However, he provides the other piece of evidence in a speech in 1911, in which he
said the name was changed to Spartan Club because members found the original name too heavy.
He also mentioned that his estrangement from Swindon led to his departure.
Two years after his departure, Spartan Club became Swindon Town.
The clue is in the name
When Southampton moved from the Dell to St Mary’s Stadium in 2001, it was a bit of a homecoming.
For the club has returned to the part of town where it was originally formed in 1885.
The stadium’s name was a welcome change from the current trend of selling naming rights, as it referenced the nearby church.
The club was started by members of the Young Men’s Association of St Mary’s Church of England, meaning their first name was rather wordy, leading to them being referred to as St. Mary’s YMA by the press local.
St. Mary’s played at a variety of venues around Southampton, one of the earliest being Southampton Common.
Or at least they tried to play it – the Saints often saw their games interrupted by pedestrians wandering the pitch!
The club had changed its name to Southampton St Mary’s by the time it became a limited company in 1897 and ended its association with the church.
In 1898 Saints, now simply Southampton FC, drove through town to The Dell before making the return trip 103 years later.
More fabric clubs
There are many other football clubs that have their roots in the church – some are more successful than others.
FA Cup semi-finalists this season, Barnsley was originally a club trying to give football a foothold in an area dominated by rugby.
The Tykes were formed in 1887 by the wonderfully appointed Reverend Tiverton Preedy of St Peters’, whose church named the club after him as Barnsley St Peters’.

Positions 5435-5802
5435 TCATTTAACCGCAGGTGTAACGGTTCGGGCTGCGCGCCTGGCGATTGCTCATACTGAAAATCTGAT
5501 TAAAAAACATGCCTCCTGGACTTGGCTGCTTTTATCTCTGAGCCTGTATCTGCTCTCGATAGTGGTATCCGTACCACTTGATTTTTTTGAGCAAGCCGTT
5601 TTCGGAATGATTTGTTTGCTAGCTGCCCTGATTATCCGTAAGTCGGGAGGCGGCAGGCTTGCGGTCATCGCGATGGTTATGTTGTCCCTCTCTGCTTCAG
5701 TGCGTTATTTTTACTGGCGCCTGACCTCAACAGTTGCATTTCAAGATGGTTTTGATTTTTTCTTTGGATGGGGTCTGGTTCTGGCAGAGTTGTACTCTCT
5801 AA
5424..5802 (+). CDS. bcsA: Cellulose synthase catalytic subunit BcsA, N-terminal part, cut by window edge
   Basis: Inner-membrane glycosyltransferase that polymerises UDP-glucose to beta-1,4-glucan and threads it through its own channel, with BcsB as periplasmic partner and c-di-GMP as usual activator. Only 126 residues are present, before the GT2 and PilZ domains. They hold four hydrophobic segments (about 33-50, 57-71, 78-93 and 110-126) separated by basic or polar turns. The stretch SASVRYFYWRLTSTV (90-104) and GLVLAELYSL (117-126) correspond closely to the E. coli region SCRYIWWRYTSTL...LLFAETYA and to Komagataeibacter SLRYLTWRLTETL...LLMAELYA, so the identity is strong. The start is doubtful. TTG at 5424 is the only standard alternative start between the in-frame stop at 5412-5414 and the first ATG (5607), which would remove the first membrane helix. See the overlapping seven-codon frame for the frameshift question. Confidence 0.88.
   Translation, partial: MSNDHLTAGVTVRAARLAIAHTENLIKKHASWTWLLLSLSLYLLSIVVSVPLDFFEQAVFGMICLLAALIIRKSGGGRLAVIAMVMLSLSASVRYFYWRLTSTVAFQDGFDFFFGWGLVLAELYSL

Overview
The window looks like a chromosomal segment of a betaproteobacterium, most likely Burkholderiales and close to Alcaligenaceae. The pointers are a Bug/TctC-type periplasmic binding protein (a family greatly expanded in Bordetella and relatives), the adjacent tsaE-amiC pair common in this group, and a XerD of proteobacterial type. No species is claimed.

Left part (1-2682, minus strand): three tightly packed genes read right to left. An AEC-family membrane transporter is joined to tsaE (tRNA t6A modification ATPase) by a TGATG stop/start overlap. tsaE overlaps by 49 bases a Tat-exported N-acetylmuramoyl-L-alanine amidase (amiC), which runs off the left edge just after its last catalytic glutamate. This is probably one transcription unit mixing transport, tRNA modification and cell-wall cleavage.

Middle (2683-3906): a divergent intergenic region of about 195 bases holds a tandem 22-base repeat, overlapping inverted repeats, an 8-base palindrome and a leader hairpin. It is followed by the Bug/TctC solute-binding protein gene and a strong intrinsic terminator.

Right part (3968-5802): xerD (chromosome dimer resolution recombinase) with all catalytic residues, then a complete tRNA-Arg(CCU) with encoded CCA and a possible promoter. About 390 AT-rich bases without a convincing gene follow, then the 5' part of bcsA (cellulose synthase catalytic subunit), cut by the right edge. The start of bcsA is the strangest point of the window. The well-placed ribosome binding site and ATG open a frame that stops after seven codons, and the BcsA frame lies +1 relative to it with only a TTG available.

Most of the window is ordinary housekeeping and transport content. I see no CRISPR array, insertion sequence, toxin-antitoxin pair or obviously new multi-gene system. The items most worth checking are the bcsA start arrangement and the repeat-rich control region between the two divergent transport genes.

He wanted to create “a football club that rugby players will not crush”.
The club moved to Oakwell soon after, but by 1897 Preedy had left the area and their fanbase now included those outside the local parish, leading to a name change to Barnsley FC.
Aston Villa also had to deal with other sports when they were created.
They were formed by members of the Villa Wesleyan Cross Chapel in 1874 who, like many
of the other clubs mentioned were cricketers looking for something else to do during the winter.
It took them a year to find opponents in an area where rugby was more popular and they were in fact a rugby team.
In March 1875 they played Aston Brooks St Mary’s in which the first half was to be played by rugby rules and the second by football.
Villa won that encounter, keeping the first half scoreless and scoring just one goal after half-time.
Tottenham Hotspur’s Jewish connections are well known, but they were actually founded by a Bible class.
Hotspur Football Club was founded in 1882 by a group of high school students from All Hallow Church.
These boys then made their teacher, John Ripsher, the club’s first president – a position he held until 1894.
Ripsher died in poverty in 1907 and was buried in an unmarked grave in Dover – until Tottenham presented him with a suitable headstone a century later.
The Church of England church on Star Road, West Kensington can be credited with the formation of Fulham in 1879.
The Cottagers were originally a Sunday school team and started their existence, like Southampton, with a long name – Fulham St Andrews Church Sunday School.
The church still stands and a plaque outside recognizes its place in the club’s history.